People v. Meehan

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[Crim. No. 2952. First Dist., Div. One. Apr. 16, 1954.]

THE PEOPLE, Respondent, v. CLARENCE MEEHAN, Appellant.

COUNSEL

Clarence Meehan, in pro. per., for Appellant.

Edmund G. Brown, Attorney General, and David K. Lener, Deputy Attorney General, for Respondent.

OPINION

PETERS, P. J.

Defendant, Clarence Meehan, was originally charged with two counts of burglary. The first charge related to an alleged theft at the O. K. Morton Used Car Company lot on October 6, 1952, and the second to an alleged theft at Joe's Service Station in San Jose on October 11, 1952. The defendant changed his plea from not guilty to guilty on the second charge, whereupon, on motion of the district attorney, the first charge was dismissed. Thereafter, the defendant moved to change his plea on the second count to not guilty, which request was granted. An amended information was filed charging a burglary at Joe's Service Station and also charging a prior conviction under section 288a of the Penal Code. Defendant admitted the prior and pleaded not guilty to the burglary charge. After a jury trial he was found guilty of second degree burglary. He appeals from the judgment of conviction and from the order denying his motion for a new trial.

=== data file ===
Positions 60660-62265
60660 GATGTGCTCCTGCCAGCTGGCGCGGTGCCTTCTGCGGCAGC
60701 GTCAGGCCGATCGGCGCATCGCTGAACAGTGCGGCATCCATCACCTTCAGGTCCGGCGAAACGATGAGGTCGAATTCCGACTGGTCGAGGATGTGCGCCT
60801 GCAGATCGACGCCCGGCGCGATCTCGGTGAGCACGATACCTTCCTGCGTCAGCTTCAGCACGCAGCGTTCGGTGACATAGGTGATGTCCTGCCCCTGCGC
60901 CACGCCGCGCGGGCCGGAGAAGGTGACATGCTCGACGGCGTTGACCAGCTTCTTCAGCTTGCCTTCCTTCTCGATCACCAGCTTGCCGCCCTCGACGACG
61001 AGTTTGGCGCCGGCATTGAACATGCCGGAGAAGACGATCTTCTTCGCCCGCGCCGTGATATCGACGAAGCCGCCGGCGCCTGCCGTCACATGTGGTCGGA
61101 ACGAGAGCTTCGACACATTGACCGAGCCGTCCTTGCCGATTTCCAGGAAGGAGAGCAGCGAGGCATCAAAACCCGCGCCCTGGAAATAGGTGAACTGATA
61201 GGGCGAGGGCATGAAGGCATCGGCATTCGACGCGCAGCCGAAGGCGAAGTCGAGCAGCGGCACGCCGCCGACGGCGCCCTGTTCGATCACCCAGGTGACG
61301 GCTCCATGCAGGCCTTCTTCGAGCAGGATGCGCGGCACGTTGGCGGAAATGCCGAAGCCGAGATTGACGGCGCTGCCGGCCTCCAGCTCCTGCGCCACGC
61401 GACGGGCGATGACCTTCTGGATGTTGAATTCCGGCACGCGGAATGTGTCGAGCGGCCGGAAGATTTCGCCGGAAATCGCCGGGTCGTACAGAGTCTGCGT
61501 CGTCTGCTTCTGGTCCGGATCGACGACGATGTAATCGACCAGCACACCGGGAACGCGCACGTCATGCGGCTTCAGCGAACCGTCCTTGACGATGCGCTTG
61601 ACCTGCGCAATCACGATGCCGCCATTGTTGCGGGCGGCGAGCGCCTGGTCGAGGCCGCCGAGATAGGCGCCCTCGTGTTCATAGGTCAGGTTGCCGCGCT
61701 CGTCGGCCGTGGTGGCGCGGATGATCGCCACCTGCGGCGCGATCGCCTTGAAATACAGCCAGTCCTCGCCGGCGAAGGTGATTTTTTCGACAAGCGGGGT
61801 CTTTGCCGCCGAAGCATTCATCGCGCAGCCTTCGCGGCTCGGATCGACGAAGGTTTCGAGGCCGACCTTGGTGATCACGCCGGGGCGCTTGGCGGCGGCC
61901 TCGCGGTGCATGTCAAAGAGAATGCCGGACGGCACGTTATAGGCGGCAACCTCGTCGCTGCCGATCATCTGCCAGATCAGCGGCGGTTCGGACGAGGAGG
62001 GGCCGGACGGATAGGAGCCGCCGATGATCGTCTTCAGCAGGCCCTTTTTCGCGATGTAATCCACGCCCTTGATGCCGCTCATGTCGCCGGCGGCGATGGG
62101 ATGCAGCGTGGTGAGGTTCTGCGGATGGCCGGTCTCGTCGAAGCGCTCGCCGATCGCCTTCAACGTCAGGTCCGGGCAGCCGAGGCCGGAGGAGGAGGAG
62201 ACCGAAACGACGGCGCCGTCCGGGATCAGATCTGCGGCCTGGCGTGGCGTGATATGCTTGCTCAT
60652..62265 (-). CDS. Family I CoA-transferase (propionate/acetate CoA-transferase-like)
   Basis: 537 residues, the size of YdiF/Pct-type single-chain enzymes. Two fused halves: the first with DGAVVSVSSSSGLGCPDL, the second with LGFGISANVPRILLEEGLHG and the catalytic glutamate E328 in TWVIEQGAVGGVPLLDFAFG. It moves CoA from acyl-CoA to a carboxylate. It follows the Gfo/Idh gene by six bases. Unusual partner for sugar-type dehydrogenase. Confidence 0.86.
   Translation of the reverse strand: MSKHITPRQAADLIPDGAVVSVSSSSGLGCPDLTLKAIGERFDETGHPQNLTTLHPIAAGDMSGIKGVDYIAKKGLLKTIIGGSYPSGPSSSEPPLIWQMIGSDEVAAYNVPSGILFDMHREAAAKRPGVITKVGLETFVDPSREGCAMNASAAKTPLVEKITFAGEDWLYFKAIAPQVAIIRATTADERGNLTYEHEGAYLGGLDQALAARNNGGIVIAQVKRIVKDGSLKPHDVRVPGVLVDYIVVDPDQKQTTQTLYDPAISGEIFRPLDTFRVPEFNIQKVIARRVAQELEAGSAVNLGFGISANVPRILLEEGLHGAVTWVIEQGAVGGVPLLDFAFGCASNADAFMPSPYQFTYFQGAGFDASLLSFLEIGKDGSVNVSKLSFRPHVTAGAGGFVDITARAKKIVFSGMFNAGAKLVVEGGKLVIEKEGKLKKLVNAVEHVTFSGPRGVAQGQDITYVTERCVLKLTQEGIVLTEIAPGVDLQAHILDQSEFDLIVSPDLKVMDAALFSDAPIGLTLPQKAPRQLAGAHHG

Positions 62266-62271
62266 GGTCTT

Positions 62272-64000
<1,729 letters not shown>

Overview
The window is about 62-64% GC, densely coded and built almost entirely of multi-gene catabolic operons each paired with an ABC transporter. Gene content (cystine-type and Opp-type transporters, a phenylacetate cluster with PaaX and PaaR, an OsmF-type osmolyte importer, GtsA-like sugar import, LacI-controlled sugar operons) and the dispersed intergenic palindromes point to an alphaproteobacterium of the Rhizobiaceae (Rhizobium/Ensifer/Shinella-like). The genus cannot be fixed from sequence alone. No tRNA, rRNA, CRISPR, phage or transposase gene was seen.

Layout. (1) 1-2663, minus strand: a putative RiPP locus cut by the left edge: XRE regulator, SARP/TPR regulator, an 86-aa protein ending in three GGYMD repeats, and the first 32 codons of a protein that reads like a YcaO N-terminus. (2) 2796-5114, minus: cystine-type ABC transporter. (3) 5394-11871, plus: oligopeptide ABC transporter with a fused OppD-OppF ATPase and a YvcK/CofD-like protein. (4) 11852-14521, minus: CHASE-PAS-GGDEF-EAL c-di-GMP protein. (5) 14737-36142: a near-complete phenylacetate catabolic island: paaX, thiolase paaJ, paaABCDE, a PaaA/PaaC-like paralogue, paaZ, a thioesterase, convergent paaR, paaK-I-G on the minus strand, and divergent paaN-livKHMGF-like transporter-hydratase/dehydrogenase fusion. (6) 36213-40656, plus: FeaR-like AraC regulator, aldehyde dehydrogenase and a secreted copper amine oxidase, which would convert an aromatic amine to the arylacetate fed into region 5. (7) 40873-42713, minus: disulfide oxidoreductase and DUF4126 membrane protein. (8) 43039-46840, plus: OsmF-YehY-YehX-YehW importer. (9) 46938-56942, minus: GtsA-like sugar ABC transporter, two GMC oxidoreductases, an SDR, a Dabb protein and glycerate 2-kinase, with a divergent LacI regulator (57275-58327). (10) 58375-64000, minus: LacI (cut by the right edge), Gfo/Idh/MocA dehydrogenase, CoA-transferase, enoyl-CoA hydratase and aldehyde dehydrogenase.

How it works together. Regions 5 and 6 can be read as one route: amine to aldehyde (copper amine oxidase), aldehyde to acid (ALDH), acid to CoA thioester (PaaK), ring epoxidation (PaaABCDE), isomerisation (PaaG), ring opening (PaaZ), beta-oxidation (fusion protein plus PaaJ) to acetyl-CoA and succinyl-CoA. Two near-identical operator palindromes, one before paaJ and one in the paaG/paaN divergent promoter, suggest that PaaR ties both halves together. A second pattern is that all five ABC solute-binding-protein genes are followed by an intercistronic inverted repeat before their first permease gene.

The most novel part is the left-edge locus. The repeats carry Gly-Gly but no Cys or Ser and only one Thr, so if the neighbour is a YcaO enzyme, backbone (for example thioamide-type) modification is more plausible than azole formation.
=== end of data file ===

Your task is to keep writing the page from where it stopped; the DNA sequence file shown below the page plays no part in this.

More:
One of appellant's contentions is that he was denied due process by failure of his attorneys to fight for his rights, and by their claimed conspiracy with the prosecution. The record shows quite the contrary. Appellant was first represented by Attorney Thorne, who secured the dismissal of one of the charges and recommended a guilty plea on the present charge. Appellant followed this advice, and then told the court that, if the judge would agree in advance to a suspended prison sentence with service of a county jail sentence, he would allow the guilty plea to stand; otherwise, that he desired to change his plea to not guilty. Attorney Thorne, in open court, stated that he had informed appellant that any such deal would be highly irregular, and that all that he could do as an attorney was to make a recommendation to the court. [124 Cal. App. 2d 591] The court informed appellant that no promises would or could be made to him in advance. Attorney Thorne thereupon was permitted to withdraw from the case. After several continuances, at appellant's request, the court appointed counsel, this time Attorney Polverino. Against the advice of this attorney, appellant was permitted to withdraw his guilty plea, and to plead not guilty. The amended information was then filed charging the prior conviction which had not theretofore been charged. Attorney Polverino was then discharged by appellant who then secured the services of Attorney Watson. Appellant pleaded not guilty to the burglary and guilty to the prior conviction. Attorney Watson represented appellant at the trial. Appellant now charges his attorneys with conspiring with the trial judge to get him into San Quentin by removing certain testimony from the record, and by certain other acts. These charges are entirely baseless. There is nothing in the record to indicate any laxity or adverse interest on the part of any of his attorneys, or any oppression by the court. In fact, the record shows that the court was quite lenient to appellant and entirely fair with him. It also shows able representation by all of his counsel, and, in particular, by Attorney Watson, who represented him at the trial vigorously and ably.